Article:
Stack Overflow is a community of 4.7 million programmers, just like you, helping each other.

Join them; it only takes a minute:

Sign up
Join the Stack Overflow community to:
  1. Ask programming questions
  2. Answer and help your peers
  3. Get recognized for your expertise

I am reading a code which initializes a pointer to null, initially I thought the code was not allocating new memory to the pointer for storing 2d array of values (which it does) which made me wonder, is a pointer initialized to a null pointer an allocated memory?

class Int8_tSet : public GridSet
  int8_t** set;
  Int8_tSet():set(0) {}
  Int8_tSet( const Int8_tSet& x ):set(0) {copy(x);}
  virtual ~Int8_tSet() { Free2DArray(set);}
// --- opeartor
  int8_t  operator() ( IntVector2D x ) const {return set[x.i][x.j];}
  int8_t& operator() ( IntVector2D x ) {return set[x.i][x.j];}
// --- function
  void Set();
  void Set(int8_t val);
  void Set( IntVector2D x ){ NS_GRIDDATA::Set(x,*this,(int8_t)-1); }
  void Set( IntVector2D x,int8_t val){ NS_GRIDDATA::Set(x,*this,val); }
  void Switch();
// --- output & input
  void Output(std::ostream& out ) const;
  void Input (std::istream& in  );
// --- copy & substitute
  void copy( const Int8_tSet& x ) {NS_GRIDDATA::Copy(*this,x,(int8_t) -1);}
  const Int8_tSet& operator = ( const Int8_tSet& x );

  void Extract(IntVector2D &ll, IntVector2D &ur,Int8_tSet &subgrid) const;

void Int8_tSet::Set()
  if(!set) {std::cerr<<" Memory not allocated. Call Set(x) first \n"; exit(1); }

I realized its allocating memory in void Set.

share|improve this question
Your question is quite unclear. Post some code and try to specify what you're actually asking about. But a null pointer does not point anywhere, so it also does not point to any dynamically allocated memory. – Angew Sep 4 '13 at 7:04
@Angew Sadly a null pointer points somewhere, to address 0 :-) there was an exploit in Linux based on mmap(ping) something on the page 0 and waiting for a null to be dereferenced. – xanatos Sep 4 '13 at 7:13
@xanatos OK, from the point of view of implementation, it points somewhere, and it depends on the HW architecture where (it's 0 on x86, but that's by no means a given). But from the point of view of the language, it doesn't point anywhere. – Angew Sep 4 '13 at 7:14
If your question is "is it a dynamically allocated memory" then the answer is no, unless the pointer itself has been allocated dynamically. A pointer is just a built-in type that holds a value, just like an int or a bool. Is a bool set to false an "allocated memory"? Yes and no, depending. – juanchopanza Sep 4 '13 at 7:15
@Angew Sorry about that, I have added the code I was reading. – Stephen Jacob Sep 4 '13 at 7:59
up vote 3 down vote accepted

is a pointer initialized to a null pointer an allocated memory

I guess that would mean something like:

type* ptr = NULL;

In this case memory is allocated for the pointer itself (about the variable ptr) - that is sizeof(type*).
BUT it does NOT point to an allocated memory, so delete ptr; is NOT necessary (but still safe).

share|improve this answer

NULL is a "known invalid" value. It's a valid value for the pointer, but it's generally not safe to dereference a pointer with a null value (an old HP compiler I used let you dereference null and it always returned "0"). You can use it to check if the pointer is valid.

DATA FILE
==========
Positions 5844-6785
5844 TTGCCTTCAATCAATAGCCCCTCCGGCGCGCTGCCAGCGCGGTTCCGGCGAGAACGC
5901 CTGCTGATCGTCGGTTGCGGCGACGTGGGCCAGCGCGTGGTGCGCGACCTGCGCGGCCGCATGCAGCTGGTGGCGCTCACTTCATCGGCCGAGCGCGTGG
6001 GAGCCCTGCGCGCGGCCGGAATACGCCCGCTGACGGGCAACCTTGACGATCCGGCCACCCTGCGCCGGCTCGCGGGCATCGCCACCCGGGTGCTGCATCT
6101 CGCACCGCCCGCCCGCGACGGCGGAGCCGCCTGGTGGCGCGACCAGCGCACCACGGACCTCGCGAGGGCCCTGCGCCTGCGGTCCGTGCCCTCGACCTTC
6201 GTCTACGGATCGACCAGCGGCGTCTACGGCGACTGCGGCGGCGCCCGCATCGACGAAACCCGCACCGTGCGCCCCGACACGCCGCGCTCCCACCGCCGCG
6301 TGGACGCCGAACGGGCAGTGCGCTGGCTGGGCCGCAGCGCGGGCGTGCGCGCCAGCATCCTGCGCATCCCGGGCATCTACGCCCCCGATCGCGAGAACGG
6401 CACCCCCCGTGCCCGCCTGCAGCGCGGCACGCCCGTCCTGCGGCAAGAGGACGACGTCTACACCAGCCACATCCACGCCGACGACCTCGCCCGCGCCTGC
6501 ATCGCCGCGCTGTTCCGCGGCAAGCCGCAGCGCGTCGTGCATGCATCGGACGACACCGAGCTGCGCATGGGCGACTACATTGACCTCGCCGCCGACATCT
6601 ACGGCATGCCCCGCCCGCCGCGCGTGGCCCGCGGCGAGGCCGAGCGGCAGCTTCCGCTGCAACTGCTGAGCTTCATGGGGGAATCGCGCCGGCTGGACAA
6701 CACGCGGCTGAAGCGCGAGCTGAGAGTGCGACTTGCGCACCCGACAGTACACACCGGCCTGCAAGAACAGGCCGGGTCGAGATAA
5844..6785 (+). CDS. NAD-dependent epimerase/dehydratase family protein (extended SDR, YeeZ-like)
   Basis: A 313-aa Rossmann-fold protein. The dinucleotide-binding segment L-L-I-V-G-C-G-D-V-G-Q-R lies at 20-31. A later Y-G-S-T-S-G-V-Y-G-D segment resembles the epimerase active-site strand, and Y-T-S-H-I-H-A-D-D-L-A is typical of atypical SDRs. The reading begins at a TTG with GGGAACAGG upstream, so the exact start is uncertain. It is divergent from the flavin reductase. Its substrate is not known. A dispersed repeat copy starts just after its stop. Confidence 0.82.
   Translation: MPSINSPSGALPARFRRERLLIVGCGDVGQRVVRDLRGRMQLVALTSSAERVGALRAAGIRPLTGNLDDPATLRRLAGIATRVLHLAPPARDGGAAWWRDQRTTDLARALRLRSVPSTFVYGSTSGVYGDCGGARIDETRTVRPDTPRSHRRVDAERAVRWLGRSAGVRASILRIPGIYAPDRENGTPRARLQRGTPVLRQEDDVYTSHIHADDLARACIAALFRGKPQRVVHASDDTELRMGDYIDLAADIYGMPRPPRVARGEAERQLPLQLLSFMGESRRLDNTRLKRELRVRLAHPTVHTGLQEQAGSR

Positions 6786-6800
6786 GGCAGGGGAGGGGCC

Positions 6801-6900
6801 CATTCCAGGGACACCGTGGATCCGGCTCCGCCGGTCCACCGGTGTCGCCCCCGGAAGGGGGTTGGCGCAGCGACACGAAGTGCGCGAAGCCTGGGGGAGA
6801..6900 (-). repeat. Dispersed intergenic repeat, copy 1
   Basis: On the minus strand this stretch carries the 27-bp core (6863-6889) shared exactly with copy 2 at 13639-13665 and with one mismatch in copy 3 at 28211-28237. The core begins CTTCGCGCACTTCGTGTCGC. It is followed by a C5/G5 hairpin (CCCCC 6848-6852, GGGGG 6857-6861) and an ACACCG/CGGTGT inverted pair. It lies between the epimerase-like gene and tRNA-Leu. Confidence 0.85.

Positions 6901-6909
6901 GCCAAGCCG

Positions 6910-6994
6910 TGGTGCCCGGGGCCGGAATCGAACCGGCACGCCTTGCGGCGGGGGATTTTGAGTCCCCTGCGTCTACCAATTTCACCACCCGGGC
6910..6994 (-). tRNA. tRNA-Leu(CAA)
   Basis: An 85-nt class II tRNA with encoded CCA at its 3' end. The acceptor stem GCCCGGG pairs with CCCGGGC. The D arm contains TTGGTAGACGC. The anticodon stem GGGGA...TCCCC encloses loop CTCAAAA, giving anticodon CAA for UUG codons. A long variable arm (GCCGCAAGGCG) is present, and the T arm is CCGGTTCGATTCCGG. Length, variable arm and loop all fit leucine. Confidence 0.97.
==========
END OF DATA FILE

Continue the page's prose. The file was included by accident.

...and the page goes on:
if (ptr == 0) // in C++ use 0 (or better still nullptr) rather than NULL, 
   ptr = malloc(...);
share|improve this answer

Of course not. Unless you use manually allocate memory with new, malloc, calloc a.o., it will not allocate memory on the heap by itself. Initializing it falls into the same category. A pointer may still point to something even though you have deleted it/deallocated the memory.

    char *dp = NULL;
    /* ... */
        char c;
        dp = &c;
    } /* c falls out of scope */
    /* dp is now a dangling pointer */

This is a dangling pointer example from Wikipedia.

share|improve this answer

NULL is used to specify when a pointer points to an invalid address, that is, when the pointer points to "anything" because is not in use.
The habit of initialize pointers with NULL is to make sure when a pointer is in an uninitialized state or in a memory pointed by the pointer was released yet state.
The last is the reason because is a very good habit to set the pointer to NULL after deleting the memory pointed by it: In C++ for example, operator delete checks first if the pointer is NULL to don't do any deletion.

Also NULL is used as sentinel in situations where pointers are used as argumments (NULL means invalid input for example).

share|improve this answer


      is a pointer initialized to a null pointer an allocated memory?

NULL pointer is one which it points to "0"th in memory location pointed by the variable. Say,
int * var=NULL;

0x104 |---------------------| ---| | 0 | | 0x100 |---------------------| | User memory ara | . | | | . | ---| | | |---------------------| ---| | | | |---------------------| | OS memory area 0x0 |---------------------| ---|

Say, 'var' as a variable get stored in the memory address 0x100 to 0x104 in 32 bit machine. If you store 0 in the value place of 'var' and dereferencing as *var which result in accessing 0x0 location which is belongs to OS memory area. It violates the segment, porocess should access only user space in all the cases, except on certain OS calls.

So, NULL initialiation means not a valid address stored in the variable. Never access the memory area other than user memory area.

share|improve this answer

Your Answer


By posting your answer, you agree to the privacy policy and terms of service.

Not the answer you're looking for? Browse other questions tagged or ask your own question.